02 September 2016

You can't get there alone!

While I'm still savouring the great experience(s) that came from participating in the 2016 ENDURrun I was reminded of some unfinished business.

I haven't given credit where credit is due.

While benefiting from the great post-stage massages each day (thanks to Colin and his team from KW Health Connection) I recall having a conversation about the massive scar on the back of my right heel.  It's result of a complete Achilles tendon rupture that I suffered in 2007 and the resulting (semi-emergency) surgery that followed.  Noting to Dr. Colin (who was massaging me on that particular day/stage) that I haven't had any residual pain, tightness or limitation since the completed rehab process and that I'd successfully completed 10+ marathons and a few ultramarathons on my surgically-repaired Achilles tendon he suggested to me that I need to be sure to go back and thank those health professionals who helped get me back on my feet.

And so having completed my first 160km ENDURrun, it's time to do just that.

I have to give the first shout-out to the team at D Freer & Associates here in Barrie - I was referred to their sports medicine doctor by the attending physician at the emergency department since his determination was that I'd only had a partial rupture of my Achilles tendon.  With instructions in hand to visit a sports med doc a week later I stepped into the offices at D Freer and after about a 5 minute consult was told to wait in the exam room ... and moments later the doctor came back to let me know that surgery was booked for me the next day since it was without a doubt a complete rupture.  His astonishment at the emergency attendant's 'incompetence' was classic and his ability to leverage his influence to get me into the operating room so quickly made all of the difference in terms of my prognosis.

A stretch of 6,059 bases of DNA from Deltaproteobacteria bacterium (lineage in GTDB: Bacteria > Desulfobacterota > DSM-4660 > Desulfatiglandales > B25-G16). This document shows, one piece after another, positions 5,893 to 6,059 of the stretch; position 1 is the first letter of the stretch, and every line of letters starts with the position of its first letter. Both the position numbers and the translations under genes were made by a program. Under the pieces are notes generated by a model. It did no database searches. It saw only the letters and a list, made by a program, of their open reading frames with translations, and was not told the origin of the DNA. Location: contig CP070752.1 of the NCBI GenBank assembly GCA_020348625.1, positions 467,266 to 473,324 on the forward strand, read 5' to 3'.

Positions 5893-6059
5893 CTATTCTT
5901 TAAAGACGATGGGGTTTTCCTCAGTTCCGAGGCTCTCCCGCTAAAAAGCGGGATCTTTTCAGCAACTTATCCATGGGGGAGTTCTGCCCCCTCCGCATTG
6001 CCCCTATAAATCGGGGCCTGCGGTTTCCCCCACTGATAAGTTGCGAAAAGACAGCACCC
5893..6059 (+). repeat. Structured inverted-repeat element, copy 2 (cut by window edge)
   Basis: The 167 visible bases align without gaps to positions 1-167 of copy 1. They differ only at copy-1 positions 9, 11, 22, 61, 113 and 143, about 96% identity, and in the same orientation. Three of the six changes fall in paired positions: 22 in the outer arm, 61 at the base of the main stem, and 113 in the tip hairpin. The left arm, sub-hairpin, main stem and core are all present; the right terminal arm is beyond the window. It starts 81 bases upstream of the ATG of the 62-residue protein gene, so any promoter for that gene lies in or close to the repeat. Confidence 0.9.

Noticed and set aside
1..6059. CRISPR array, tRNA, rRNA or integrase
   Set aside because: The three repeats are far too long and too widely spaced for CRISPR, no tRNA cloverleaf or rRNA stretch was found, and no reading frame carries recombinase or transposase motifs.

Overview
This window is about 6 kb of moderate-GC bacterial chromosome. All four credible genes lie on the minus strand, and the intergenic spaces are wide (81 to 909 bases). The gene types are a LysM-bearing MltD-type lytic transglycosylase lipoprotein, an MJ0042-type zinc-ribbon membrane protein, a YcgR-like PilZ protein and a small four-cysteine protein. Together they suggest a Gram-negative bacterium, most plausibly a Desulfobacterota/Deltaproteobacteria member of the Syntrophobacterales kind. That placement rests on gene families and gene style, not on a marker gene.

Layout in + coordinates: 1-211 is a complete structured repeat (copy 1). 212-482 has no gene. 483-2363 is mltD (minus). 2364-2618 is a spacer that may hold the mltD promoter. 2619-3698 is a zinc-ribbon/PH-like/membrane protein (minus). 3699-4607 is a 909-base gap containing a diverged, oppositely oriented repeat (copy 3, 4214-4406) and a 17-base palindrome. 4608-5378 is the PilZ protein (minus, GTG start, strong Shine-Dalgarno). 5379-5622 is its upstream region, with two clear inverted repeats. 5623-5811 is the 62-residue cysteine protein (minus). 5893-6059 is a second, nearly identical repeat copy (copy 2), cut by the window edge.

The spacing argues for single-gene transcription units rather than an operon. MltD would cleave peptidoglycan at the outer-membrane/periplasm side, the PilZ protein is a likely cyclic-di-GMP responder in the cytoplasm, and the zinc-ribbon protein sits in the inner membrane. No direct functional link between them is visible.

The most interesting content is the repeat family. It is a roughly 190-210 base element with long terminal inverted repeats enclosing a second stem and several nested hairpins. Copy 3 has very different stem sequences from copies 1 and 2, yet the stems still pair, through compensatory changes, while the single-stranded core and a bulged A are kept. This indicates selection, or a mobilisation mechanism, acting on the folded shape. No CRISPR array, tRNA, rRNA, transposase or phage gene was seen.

The second shout-out is a repeater to Dr. John O'Sullivan, the orthopedic surgeon who pleated my tendon back together (all while I read a book on the operating table thanks to a well-administered epidural) and saw me throw the phases of rehab.  I can't say enough about how he under-promised (suggesting perhaps a return to 80% strength) and over-delivered.  Again, the scar may look gnarly (thanks to the week delay in proper diagnosis) but it makes for great storytelling, and it's helped me bust out a ton of running miles.

Now you know ... it may take a village to raise a child, but it also takes a team to (re)build a runner.

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